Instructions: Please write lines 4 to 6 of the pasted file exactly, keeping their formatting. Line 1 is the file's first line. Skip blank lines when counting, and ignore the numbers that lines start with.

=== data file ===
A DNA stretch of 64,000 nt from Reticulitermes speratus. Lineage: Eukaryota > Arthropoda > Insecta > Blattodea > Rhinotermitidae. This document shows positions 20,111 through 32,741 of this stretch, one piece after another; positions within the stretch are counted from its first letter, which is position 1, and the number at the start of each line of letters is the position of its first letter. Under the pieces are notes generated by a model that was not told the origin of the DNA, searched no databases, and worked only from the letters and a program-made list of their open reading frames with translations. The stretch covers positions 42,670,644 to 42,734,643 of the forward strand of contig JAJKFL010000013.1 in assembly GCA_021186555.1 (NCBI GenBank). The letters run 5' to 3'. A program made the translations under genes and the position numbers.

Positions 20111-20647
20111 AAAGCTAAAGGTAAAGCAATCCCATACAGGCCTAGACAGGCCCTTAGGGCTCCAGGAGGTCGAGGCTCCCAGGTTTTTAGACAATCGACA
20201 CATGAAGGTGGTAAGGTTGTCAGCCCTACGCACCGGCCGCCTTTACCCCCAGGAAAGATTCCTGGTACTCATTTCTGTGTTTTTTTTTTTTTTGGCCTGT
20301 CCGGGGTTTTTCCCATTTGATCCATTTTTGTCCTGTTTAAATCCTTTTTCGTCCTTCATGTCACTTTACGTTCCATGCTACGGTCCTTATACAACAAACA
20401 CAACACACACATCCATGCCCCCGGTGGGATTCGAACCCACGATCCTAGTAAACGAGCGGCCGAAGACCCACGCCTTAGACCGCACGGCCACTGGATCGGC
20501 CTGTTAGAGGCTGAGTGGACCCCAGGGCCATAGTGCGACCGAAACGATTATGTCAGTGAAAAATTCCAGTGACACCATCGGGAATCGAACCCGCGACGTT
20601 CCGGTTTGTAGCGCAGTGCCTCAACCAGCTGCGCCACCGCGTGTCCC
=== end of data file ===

20201 CATGAAGGTGGTAAGGTTGTCAGCCCTACGCACCGGCCGCCTTTACCCCCAGGAAAGATTCCTGGTACTCATTTCTGTGTTTTTTTTTTTTTTGGCCTGT
20301 CCGGGGTTTTTCCCATTTGATCCATTTTTGTCCTGTTTAAATCCTTTTTCGTCCTTCATGTCACTTTACGTTCCATGCTACGGTCCTTATACAACAAACA
20401 CAACACACACATCCATGCCCCCGGTGGGATTCGAACCCACGATCCTAGTAAACGAGCGGCCGAAGACCCACGCCTTAGACCGCACGGCCACTGGATCGGC